Two Cameroonian ministers have responded to remarks by the United States ambassador who late last week accused government of complicity in deadly violence in the restive Anglophone regions.
First was Information Minister Issa Tchiroma Bakary who in an interview with the RFI channel insisted that the nation was rather the victim to secessionist violence. “I am really surprised at the statement of US Ambassador, We are victims, the nation as a whole a victim,” he said.
In a more formal response, the Minister of External Relations issued a statement calling on the diplomat to respect Cameroonians.
It added in part that the country was never going to allow a leader to be imposed on it by the west – in apparent reference to the call by the ambassador for president Biya to start thinking about his political legacy.
Ambassador Peter Henry Belerin had met with President Paul Biya in Yaounde to discuss bilateral issues ahead of the May 20 national unity day.
In a read out issued by the U.S. embassy in Yaounde, the ambassador said government forces and separatists were culpable in violence in the two regions – northwest and southwest.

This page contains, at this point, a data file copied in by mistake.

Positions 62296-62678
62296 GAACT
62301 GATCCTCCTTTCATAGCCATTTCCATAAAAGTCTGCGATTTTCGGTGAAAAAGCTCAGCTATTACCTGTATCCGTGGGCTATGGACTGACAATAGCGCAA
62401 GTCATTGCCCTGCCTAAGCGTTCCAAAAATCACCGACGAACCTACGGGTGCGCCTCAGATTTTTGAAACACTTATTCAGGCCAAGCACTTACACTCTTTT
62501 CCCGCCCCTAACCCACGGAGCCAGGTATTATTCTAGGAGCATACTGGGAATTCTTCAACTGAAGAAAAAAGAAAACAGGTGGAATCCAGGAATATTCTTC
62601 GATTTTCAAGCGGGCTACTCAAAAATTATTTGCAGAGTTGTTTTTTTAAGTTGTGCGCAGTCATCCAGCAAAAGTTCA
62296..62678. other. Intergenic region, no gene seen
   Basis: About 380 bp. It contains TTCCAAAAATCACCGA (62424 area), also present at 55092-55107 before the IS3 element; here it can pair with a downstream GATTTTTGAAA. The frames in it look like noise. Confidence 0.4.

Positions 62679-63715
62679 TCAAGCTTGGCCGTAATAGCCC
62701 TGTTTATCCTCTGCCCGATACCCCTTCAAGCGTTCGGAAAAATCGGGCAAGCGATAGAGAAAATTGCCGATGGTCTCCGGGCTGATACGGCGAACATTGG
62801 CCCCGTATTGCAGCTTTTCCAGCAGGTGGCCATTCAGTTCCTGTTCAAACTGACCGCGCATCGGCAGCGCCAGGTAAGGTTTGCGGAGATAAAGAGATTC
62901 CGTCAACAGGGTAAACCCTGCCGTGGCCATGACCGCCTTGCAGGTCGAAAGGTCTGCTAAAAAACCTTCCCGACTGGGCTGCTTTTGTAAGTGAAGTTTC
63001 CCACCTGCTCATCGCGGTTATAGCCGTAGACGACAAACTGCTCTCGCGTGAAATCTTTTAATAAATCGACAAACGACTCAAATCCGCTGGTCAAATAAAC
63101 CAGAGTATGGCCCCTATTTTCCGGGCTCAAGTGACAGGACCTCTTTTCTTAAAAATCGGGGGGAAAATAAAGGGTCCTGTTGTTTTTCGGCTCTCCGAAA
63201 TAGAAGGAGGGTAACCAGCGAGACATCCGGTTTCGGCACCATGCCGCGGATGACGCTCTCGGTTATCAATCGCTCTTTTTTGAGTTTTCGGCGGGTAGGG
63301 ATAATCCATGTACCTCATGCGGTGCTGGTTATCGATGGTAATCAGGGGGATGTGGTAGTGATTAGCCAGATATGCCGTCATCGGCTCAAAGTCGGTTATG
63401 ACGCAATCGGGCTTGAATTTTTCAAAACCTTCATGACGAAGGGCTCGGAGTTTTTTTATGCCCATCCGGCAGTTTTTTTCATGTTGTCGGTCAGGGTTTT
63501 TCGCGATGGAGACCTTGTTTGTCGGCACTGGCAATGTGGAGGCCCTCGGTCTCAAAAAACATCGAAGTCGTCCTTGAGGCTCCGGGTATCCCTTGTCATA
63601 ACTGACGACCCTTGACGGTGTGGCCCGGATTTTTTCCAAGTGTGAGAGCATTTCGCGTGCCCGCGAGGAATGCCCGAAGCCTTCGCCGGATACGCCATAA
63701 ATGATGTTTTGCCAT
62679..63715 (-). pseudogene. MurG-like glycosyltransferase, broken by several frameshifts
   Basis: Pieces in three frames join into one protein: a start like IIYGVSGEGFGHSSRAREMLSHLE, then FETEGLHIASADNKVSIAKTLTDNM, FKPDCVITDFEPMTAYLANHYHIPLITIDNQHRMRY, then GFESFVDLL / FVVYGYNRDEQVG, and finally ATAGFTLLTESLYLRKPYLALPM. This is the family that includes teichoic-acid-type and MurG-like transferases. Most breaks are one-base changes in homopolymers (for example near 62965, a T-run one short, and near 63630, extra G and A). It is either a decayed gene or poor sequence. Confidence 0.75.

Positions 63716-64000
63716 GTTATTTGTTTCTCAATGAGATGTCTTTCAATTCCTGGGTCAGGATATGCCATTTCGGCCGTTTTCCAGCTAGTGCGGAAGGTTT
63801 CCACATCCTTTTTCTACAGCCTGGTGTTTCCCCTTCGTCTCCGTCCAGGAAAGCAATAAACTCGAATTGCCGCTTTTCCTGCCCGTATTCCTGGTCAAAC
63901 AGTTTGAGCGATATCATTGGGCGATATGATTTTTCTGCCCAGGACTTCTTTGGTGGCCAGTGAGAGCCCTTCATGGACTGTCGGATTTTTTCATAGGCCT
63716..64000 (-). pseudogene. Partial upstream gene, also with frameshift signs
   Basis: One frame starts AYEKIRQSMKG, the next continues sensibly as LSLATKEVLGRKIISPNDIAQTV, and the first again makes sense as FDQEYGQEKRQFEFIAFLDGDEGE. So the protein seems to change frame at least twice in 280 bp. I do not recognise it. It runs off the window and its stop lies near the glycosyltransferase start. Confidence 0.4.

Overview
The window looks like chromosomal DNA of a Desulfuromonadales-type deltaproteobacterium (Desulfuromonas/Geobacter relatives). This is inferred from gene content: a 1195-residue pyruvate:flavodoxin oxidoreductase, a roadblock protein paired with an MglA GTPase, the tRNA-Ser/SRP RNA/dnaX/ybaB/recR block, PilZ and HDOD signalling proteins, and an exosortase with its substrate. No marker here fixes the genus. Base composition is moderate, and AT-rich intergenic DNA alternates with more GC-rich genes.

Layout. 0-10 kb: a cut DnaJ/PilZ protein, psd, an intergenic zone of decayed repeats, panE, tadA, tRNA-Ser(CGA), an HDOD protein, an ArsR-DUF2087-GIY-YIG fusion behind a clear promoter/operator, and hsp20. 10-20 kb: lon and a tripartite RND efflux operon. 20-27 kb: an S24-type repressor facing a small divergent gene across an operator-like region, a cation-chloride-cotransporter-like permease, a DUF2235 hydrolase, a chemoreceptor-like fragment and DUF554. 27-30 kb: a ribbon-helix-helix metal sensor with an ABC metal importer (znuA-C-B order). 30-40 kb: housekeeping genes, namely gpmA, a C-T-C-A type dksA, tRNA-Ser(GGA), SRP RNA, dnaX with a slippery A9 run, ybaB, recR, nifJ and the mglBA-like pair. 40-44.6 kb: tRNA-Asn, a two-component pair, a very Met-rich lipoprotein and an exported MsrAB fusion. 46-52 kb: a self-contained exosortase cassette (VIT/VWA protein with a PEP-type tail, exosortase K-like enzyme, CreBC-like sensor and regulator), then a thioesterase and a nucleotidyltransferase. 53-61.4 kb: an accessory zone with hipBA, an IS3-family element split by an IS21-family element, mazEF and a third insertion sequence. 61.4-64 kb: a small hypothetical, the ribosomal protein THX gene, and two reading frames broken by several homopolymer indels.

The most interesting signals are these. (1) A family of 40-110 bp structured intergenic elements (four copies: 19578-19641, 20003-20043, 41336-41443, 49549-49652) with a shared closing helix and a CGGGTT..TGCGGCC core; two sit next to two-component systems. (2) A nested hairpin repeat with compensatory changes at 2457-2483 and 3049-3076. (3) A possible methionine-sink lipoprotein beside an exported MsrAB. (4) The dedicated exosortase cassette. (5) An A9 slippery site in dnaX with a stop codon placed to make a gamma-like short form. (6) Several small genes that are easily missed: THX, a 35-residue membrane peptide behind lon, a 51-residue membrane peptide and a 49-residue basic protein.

He added that government was employing targeted killings and also detaining people without recourse to the law.
Meanwhile, the position of the ambassador was buttressed by the bishop of Mamfe, a town located in the southwest region.
According to Bishop Andrew Nkea, dialogue was needed urgently to avert a useless and senseless civil war in which the government and separatists were committing grave crimes against the people.
The bishop stressed that whiles the army was burning down entire villages, the separatists were also burning down schools and other state institutions. The international Crisis Group has identified the church as the most potent political mediator.
Its April 26 report titled: Cameroon’s Anglophone Crisis: How the Catholic Church Can Promote Dialogue, averred that the clergy needed to united with a strong common position (between federalism vs. decentralisation) in order to be seen as credible mediators.